Epic. Soaring. Ambitious. Canonical. Triumphant. This novel has reset the bar for what constitutes literature for me. Incredible narration of a fascinating story about the oldest book in the Western world deftly and confidently told with profound insight and every now and again a tiny flip-flap wing of humor. Addicts of the author's My Struggle series will enjoy the touches of overlap as well as the knowledge that book two is what was happening in the author's personal life as he wrote this nove ...more
Erik Koster
Half fictionalized re-imagining of certain events that occur in the Old Testament, half theological treatise on the nature of the divine and specifically angels, and half story of the "protagonist" (if there is one) Antonius Bellori's quest to find angels on Earth and a discussion of the occurrences surrounding his life's work, this book is nothing short of amazing.

It took me awhile to finish this book because it's been a long time since I've read anything somewhat challenging. But calling the w
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Steve Clarke
Lyrical, moving, chilling...infuriating. I came across my Dad’s notes as I was reading and think they give a good picture of the maddening, enthralling nature of this book:

“Knausgaard’s strange way of writing forces attention. Only now and again are the actual things he writes about interesting, like the descriptions of the nephilim – his strength is rather in what might follow. In other words his writing is dull but one feels that it is leading to something important...one is led on. Unfortunat
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Peter
After having read the first two parts of the "My struggle" autobiography, this second novel by Knausgard was a bit disappointing for me.
I think I could best describe it as "up and down": the two stories about Kain and Abel and Noah are brilliant and clearly show the remarkable talent Knausgard has for telling a story and gripping the attention of the reader.
But when Knausgard starts his theological/philosophical treatise about the nature of angels, he lost my attention very quickly.
I noticed i
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Nathaniel Popkin
This review originally appeared on nathanielpopkin.net

For my birthday in August, my wife Rona bought me two books by the Norwegian novelist Karl Ove Knausgaard. She was particularly interested in the recent book My Struggle, translted by Don Bartlett, put out in English by Archipelago Books, and reviewed in both the New York Times and The New Yorker, but she also bought the 2004 A Time For Everything, translated to the English by James Anderson. (Despite the publicity and the author's fame in Eu
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Patrick Higgins
This is a hard book to assign a rating to. Some parts are among the best things I've ever read -- 100 pages of Cain and Abel, and 100 pages of Noah. Karl Ove is clearly both a genius and a crazy person. Also it seems like for every one line dedicated to the plot, there are fifteen describing geology and vegetation.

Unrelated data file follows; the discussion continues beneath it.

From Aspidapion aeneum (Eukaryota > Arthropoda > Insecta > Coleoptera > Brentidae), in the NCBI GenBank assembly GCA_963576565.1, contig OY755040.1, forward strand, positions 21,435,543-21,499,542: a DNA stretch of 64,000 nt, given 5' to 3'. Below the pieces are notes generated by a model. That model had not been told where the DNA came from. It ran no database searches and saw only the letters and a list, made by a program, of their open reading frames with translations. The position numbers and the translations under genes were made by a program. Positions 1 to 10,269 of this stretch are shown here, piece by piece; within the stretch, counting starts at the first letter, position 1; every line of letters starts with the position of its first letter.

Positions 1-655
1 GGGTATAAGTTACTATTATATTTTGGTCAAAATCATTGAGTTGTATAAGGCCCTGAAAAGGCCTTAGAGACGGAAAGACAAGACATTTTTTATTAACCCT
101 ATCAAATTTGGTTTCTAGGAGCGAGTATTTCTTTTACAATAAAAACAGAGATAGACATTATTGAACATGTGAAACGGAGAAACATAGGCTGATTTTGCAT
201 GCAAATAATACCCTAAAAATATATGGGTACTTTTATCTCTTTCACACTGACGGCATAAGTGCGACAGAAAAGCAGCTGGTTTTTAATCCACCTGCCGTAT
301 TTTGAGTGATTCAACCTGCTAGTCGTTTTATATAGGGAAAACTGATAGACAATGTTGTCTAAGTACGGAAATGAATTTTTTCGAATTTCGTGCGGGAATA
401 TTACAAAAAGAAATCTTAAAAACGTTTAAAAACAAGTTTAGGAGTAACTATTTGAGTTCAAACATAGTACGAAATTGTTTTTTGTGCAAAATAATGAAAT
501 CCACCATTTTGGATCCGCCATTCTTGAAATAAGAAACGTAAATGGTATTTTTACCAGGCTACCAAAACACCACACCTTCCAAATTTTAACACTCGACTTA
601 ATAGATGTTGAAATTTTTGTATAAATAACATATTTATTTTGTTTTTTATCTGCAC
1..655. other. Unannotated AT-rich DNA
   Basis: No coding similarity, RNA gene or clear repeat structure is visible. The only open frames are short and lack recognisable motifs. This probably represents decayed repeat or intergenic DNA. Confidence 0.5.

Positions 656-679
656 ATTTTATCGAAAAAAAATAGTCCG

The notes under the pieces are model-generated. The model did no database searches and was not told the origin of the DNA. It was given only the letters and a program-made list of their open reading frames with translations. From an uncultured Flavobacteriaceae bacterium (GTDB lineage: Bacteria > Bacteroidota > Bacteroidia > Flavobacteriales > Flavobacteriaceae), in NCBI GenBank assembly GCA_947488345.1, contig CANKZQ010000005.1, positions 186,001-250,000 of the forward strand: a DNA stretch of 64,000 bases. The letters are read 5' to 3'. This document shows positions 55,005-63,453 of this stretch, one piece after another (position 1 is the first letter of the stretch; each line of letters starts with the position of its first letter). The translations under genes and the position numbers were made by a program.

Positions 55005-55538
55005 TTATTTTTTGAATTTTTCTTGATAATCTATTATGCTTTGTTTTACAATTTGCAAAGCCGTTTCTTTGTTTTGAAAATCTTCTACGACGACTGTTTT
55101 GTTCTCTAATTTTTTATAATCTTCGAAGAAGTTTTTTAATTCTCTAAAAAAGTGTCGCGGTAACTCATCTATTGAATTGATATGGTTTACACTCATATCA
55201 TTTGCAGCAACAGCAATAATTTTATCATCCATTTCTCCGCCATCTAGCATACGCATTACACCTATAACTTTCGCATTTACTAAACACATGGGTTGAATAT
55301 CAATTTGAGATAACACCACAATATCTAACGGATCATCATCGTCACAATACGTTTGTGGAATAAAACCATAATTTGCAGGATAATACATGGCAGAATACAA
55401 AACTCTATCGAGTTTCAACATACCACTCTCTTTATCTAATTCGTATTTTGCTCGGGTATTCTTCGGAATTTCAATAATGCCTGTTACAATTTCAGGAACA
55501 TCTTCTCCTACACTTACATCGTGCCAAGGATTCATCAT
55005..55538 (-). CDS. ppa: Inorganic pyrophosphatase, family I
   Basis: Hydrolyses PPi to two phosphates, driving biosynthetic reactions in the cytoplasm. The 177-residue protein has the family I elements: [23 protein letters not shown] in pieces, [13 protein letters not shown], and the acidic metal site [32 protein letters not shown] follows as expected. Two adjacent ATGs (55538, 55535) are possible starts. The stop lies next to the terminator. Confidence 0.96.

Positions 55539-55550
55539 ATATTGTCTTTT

Scalacpa
For me to continue this book to the end, I had to know how brilliant Karl Ove is. The book was so very unusual but quite enlightening. Why shouldn't there be a narrative around angels, biblical stories and the like. Karl Ove's imagination, narrative brilliance and ability to weave a engrossing story from the mundane is all evident in this book. He studies and evaluates the history of angels through the bible and other works of ancient writings. He creates extended stories around biblical stories ...more
Sooj
Knausgaard's older book came up recently in a discussion with a couple of friends about My Struggle, perhaps because Knausgaard's writing prior to My Struggle is more obviously crafted. I read A Time for Everything a few years ago, before My Struggle was published in the US. I remember being immediately struck by Knausgaard's take on Biblical tales, giving dimension to the characters and emotional depth. For me, stories from the Bible resonate strongly because I read and/or heard them when I was ...more
Susan Wyler
Magnificent. I can't get enough of this man's writing.
With Knausgaard, we meander through a tale of angels and Genesis, the details of Cain and Abel's lives, also Noah and his family and the ark he built with his sons. The fire of the seraphim who guard the way to the tree of life, Christ's crucifixion and the death of God. Amazing to read.
Eager for more.
Harrison
theres a question: what if one were to discard all spiritual readings of the bible and all theoretical theological arguments and read it truly concretely as a story with characters? and maybe cross reference it with some other texts of antiquity? how is one to interpret, say, angels? one might imagine the result would be something like a dan brown book, but in karl ove's hands it becomes something else (maybe because unlike brown, knausgaard does not pretend that the fate of the world hinges on ...more
Bronagh Slevin
Descriptions are excellent, but he lost me on this trek through the representations of angels over the centuries. Prefer his non-fiction.
Lynette Twaddle
A very beautiful and interesting exploration of many of the works of the religious theorists (and, one senses, some cranks) who have concerned themselves with imagining, seeing visions of angels and the history of how we have perceived them in art and thus viewed them generally.
The novel moves back and forth though the Old Testament as well, dipping in and out of Israel which is often merged with a 20th Century Scandinavia, particularly Norway, in a manner so subtle that it is noticed, but neve
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Donavan
Beta version of My Struggle.
Rachel